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Jewish World Review Sept. 3, 2002 / 26 Elul, 5762

George Will

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Wonderment in the stars | ATOP MAUNA KEA, ON HAWAII'S BIG ISLAND On a clear day, you can see almost forever. With the help of adaptive optics, almost back to the beginning of this universe. And it is usually clear here at 13,796 feet above sea level, and above half of the atmosphere's oxygen. That is why the W.M. Keck Observatory's two telescopes, primarily operated by the University of California and the California Institute of Technology, are here, far from urban lights and above much of the atmosphere that, although it makes the stars twinkle prettily, does so by distorting light.

Hence the need for adaptive optics. This technology became available for civilian science when the end of the Cold War led to the declassification of some devices developed for the Strategic Defense Initiative (SDI).

The Keck telescopes -- the world's largest -- are gathering light produced shortly (as these things are reckoned; about 800 million years) after the Big Bang, just under 14 billion years ago. Analysis of the light, which can be done by astronomers working anywhere, yields information about the life cycle of stars. (Grim news: Our star, the sun, is doomed, so we are too, in less than 2 billion years.) The Keck telescopes have detected more than 60 planets orbiting other stars. Ten years ago, the only planets we knew of were those orbiting our own sun.

It is axiomatic that not only is the universe stranger than we know, it is stranger than we can know. But one reason the Keck telescopes are significantly augmenting our store of knowledge is the application to astronomy of adaptive optics developed for SDI. SDI's challenge is to target, from space, ballistic missiles launched on Earth. This requires making ultraprecise measurements from space, through the distortions of the Earth's atmosphere. Astronomy's challenge involves looking outward -- analyzing light that is distorted by the atmosphere before it reaches telescopes on Earth.

The Keck telescopes each weigh 300 tons, stand eight stories tall and involve operations of more precision than those of the finest wristwatch. They can gather 13-billion-year-old light that is 500 million times fainter than the naked eye can see. They gather the light using a primary mirror 33 feet in diameter, composed of 36 hexagonal segments, each engineered to conform to within a millionth of an inch of single continuous surface.

But the really remarkable device is a mirror about the size of a man's hand. Distortions in the gathered light are removed by bouncing the light off this mirror, which has 400 pistons operated by tiny, computer-driven motors that make adjustments in the mirror's surface 642 times a second.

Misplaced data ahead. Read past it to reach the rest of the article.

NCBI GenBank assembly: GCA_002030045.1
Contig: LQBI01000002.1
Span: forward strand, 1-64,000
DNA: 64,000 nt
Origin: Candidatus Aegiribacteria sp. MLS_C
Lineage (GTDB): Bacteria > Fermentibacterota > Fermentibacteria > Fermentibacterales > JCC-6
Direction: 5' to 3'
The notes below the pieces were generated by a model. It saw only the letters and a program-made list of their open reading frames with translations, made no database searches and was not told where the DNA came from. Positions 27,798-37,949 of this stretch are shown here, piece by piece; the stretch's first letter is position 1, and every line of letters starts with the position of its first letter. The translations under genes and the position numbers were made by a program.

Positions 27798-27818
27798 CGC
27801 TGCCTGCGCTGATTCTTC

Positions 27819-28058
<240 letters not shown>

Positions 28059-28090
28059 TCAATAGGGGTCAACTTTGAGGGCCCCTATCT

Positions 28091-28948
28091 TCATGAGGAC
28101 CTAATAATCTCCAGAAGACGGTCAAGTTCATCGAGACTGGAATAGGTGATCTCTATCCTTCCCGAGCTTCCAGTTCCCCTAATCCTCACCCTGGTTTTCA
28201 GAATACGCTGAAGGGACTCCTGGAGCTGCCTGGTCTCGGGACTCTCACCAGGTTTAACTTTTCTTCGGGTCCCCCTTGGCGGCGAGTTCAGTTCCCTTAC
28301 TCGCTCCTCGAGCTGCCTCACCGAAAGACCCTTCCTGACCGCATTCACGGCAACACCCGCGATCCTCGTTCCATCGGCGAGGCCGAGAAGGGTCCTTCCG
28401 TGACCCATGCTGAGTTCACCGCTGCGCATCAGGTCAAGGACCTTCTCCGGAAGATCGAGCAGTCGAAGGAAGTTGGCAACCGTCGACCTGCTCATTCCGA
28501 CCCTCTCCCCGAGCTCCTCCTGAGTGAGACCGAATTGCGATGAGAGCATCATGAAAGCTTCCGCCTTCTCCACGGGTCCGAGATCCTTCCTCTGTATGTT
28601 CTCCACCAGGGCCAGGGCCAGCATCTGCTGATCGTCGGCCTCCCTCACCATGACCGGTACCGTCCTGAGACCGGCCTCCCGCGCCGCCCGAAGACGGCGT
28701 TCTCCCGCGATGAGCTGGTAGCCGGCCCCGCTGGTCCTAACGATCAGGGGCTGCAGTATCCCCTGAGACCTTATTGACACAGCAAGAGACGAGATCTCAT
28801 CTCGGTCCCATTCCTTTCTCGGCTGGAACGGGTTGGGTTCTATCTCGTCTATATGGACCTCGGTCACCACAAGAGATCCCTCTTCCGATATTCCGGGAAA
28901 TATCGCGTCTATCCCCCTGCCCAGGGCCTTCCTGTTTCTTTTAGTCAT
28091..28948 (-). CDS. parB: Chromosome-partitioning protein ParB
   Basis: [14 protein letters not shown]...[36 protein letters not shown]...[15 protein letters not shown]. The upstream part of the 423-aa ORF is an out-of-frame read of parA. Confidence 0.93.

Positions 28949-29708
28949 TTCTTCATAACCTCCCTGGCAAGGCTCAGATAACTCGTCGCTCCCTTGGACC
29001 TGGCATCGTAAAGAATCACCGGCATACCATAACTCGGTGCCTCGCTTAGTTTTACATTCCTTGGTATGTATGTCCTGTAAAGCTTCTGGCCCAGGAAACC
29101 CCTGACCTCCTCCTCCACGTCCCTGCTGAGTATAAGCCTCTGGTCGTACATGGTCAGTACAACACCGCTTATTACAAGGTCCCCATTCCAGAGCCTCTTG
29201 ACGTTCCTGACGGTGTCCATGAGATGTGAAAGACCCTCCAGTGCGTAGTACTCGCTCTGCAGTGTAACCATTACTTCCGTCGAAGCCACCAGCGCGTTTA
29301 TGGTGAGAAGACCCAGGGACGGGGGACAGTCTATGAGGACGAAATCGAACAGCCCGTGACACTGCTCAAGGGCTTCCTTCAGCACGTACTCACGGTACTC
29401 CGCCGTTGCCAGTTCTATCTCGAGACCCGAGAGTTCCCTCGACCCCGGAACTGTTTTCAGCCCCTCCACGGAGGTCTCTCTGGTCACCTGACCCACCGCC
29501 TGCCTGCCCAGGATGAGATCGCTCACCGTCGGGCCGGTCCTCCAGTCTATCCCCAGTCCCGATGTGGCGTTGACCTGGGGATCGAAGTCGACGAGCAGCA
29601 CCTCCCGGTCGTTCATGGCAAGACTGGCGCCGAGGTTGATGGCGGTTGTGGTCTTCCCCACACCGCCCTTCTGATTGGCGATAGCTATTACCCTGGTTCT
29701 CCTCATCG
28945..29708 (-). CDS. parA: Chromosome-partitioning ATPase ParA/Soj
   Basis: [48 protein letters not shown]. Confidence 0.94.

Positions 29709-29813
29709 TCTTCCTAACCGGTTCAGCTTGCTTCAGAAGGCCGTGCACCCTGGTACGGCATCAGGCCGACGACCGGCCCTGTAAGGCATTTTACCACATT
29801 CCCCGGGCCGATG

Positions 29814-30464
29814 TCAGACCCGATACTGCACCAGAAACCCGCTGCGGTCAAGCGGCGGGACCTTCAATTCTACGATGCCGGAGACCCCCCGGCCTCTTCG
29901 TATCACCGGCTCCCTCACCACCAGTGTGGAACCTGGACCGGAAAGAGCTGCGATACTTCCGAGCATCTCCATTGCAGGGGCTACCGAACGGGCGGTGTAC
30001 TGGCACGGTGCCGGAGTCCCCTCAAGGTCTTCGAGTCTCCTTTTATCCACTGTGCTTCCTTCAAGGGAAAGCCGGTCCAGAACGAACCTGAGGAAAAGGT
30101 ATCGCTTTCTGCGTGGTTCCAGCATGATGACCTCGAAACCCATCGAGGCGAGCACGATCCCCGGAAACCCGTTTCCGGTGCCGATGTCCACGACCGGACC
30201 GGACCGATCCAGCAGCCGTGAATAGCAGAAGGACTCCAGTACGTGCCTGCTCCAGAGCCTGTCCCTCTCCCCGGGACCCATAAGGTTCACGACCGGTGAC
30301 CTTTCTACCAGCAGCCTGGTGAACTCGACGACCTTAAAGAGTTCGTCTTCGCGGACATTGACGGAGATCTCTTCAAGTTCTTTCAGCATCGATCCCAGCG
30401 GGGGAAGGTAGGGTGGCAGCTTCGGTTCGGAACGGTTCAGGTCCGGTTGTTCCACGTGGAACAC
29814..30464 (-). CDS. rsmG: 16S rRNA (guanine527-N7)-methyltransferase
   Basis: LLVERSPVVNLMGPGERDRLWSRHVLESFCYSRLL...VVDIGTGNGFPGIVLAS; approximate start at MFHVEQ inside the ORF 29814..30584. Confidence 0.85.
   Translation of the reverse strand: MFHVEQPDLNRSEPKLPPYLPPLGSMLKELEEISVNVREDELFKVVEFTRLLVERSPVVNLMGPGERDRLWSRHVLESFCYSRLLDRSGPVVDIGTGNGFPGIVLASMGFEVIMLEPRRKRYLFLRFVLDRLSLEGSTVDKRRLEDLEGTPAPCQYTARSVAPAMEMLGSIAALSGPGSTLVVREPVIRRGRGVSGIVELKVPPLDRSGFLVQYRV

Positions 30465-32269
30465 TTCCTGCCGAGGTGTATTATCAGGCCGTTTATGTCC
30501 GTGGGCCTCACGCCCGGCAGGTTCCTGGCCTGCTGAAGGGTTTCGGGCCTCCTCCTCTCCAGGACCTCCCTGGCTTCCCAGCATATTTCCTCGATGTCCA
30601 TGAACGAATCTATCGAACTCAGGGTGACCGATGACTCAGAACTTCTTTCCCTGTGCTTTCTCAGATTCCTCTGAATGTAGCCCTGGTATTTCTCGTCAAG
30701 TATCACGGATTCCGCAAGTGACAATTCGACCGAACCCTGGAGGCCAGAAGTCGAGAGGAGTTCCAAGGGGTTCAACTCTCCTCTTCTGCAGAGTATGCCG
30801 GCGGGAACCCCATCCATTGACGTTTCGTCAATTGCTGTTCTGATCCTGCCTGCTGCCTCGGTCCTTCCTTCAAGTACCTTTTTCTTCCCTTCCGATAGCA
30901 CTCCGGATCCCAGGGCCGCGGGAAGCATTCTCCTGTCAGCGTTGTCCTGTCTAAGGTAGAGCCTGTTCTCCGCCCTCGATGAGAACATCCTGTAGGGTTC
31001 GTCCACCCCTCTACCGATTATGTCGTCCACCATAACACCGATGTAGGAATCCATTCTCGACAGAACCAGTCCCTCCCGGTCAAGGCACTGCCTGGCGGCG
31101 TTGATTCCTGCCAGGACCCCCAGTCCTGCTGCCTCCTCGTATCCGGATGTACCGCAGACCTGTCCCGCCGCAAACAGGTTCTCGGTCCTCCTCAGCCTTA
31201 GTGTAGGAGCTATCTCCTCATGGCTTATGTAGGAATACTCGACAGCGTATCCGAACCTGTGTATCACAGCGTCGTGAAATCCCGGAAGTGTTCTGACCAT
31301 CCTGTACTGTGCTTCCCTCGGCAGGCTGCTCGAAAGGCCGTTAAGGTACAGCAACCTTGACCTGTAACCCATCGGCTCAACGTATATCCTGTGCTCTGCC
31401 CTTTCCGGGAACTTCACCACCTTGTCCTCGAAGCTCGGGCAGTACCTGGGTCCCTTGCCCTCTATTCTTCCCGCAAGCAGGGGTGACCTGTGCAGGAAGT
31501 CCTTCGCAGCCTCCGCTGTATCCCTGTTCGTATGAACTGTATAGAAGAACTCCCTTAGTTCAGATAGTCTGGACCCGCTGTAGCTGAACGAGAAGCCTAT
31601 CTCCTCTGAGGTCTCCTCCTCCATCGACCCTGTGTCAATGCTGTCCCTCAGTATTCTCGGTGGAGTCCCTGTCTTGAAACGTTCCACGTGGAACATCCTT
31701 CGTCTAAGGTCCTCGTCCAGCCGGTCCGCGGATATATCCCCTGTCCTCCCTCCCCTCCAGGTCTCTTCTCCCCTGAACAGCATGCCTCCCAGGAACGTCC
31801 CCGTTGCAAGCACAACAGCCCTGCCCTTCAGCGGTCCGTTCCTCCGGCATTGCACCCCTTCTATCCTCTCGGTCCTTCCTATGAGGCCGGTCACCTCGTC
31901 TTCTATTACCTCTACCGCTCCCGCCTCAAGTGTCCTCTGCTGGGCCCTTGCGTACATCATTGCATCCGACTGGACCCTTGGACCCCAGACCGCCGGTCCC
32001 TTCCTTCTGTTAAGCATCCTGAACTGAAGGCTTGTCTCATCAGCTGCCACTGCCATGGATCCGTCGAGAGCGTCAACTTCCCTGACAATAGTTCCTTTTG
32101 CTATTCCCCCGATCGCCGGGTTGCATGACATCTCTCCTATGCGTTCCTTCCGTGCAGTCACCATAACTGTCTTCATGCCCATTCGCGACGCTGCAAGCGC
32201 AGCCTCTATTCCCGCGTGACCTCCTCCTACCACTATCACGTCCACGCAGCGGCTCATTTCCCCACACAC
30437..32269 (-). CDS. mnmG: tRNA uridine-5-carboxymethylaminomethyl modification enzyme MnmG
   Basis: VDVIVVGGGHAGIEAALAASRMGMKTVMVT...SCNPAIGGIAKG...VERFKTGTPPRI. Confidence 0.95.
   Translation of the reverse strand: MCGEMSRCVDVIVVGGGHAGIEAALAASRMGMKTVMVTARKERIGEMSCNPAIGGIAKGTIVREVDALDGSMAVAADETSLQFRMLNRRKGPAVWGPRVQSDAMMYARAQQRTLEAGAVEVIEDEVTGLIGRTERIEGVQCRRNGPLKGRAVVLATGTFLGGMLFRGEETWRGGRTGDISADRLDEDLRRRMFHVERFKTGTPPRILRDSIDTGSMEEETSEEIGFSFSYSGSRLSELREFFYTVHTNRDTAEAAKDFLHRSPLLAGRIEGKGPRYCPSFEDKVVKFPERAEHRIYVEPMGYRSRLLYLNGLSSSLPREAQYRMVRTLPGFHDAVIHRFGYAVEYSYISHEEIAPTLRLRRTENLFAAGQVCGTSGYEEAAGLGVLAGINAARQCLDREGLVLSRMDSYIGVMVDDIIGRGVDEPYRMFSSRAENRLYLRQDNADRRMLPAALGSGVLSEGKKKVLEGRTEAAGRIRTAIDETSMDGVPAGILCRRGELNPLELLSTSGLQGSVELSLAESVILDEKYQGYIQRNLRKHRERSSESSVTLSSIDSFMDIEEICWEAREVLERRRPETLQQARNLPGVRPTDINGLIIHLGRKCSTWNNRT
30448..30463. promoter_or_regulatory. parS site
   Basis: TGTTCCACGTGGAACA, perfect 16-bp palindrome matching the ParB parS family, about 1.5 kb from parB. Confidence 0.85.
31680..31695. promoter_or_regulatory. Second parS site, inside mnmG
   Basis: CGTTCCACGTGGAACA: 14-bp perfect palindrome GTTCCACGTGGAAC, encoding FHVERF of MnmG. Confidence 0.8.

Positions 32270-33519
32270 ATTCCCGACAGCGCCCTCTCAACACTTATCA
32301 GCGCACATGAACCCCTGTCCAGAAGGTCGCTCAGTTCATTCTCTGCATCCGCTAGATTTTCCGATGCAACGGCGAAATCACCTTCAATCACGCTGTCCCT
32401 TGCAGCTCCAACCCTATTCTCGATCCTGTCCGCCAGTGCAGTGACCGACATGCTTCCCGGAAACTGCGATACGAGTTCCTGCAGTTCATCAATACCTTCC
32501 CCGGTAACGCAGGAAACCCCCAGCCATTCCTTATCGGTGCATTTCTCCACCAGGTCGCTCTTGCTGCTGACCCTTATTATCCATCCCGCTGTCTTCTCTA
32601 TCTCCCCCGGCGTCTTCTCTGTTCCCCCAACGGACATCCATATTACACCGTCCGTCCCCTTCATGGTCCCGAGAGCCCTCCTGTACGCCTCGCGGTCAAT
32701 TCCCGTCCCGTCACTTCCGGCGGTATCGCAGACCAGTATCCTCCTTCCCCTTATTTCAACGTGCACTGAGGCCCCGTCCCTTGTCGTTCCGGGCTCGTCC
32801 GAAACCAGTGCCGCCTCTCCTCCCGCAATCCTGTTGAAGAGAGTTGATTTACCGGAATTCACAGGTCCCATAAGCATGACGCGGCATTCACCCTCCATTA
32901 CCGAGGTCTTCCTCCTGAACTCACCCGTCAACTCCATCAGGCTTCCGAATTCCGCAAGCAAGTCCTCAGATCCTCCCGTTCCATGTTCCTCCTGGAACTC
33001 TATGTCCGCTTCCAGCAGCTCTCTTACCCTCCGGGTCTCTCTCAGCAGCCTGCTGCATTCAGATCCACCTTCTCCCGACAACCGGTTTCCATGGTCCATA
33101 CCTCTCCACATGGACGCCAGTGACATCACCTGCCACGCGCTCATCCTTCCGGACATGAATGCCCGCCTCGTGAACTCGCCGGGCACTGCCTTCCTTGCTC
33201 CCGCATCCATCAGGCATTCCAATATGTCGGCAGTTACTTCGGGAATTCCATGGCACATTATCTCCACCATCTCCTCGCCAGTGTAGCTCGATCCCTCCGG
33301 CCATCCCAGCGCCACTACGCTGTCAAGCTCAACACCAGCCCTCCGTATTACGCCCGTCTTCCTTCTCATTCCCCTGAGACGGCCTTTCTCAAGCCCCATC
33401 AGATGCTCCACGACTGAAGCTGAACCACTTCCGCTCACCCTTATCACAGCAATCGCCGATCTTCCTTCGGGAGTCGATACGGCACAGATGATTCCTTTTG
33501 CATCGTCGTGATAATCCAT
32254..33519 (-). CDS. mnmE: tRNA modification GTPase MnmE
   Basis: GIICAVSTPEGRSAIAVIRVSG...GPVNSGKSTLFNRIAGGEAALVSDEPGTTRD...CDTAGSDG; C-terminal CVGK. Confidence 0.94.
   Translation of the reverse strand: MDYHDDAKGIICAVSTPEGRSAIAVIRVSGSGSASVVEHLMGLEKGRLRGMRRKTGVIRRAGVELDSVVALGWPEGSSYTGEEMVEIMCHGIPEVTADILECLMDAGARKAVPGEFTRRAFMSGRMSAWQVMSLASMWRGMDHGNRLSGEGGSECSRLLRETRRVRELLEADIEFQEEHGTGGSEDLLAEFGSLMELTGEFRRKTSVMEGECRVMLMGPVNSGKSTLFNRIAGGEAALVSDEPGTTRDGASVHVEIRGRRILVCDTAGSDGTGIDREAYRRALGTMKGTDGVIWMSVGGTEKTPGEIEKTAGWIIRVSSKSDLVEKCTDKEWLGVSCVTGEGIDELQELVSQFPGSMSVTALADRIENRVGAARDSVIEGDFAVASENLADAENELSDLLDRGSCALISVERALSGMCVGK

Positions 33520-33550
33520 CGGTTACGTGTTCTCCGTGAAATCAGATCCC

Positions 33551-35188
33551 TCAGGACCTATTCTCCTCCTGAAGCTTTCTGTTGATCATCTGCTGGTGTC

From 1609, when Galileo built a refracting telescope (a lens assisting the naked eye), until the Hubble space-based telescope was launched in 1990, the atmosphere complicated astronomy. However, Hubble, which cost more than all other telescopes in history combined, does not make Earth-based telescopes anachronistic.

Hubble and its successors -- next comes the Next Generation Space Telescope -- operate in the cold vacuum that is space. But a multinational consortium has proposed an Overwhelmingly Large Telescope that would gather light on Earth with 2,000 panels of mirrors in an apparatus the size of a football field. Ever-better land- and space-based telescopes will find tantalizing hints about how the expansion of the universe (actually, this universe; there may be many others) began -- a Big Bang? -- and whether it will continue to expand or will collapse back on itself in a Big Crunch.

In any case, Earth's fate is not going to be pretty, so what's the use in wondering? Because wondering is what we are for.

Mauna Kea is a dormant volcano. About 40 miles southeast of here, lava from the Kilauea volcano, boiling with heat left over from Earth's formation 4.35 billion years ago, has recently been spilling across a highway and into the ocean. To stand a few hundred feet from the stream of lava plunging into the Pacific, amid the searing heat and sulfurous fumes, is to sense what the Keck Observatory, in its very different setting, explores -- the violent impermanence that permeates the entire universe.

"We are curious people," says Keck Observatory director Frederic Chaffee matter-of-factly. "And the universe is an amazing place." The most amazing things in it are the curious creatures. They have evolved literally from stardust, becoming conscious beings capable of building -- indeed, their glory is that they are, in a sense, incapable of not building -- mountaintop telescopes, silhouetted against the edge of the atmosphere, searching for clues as to how all this started and how it will end.

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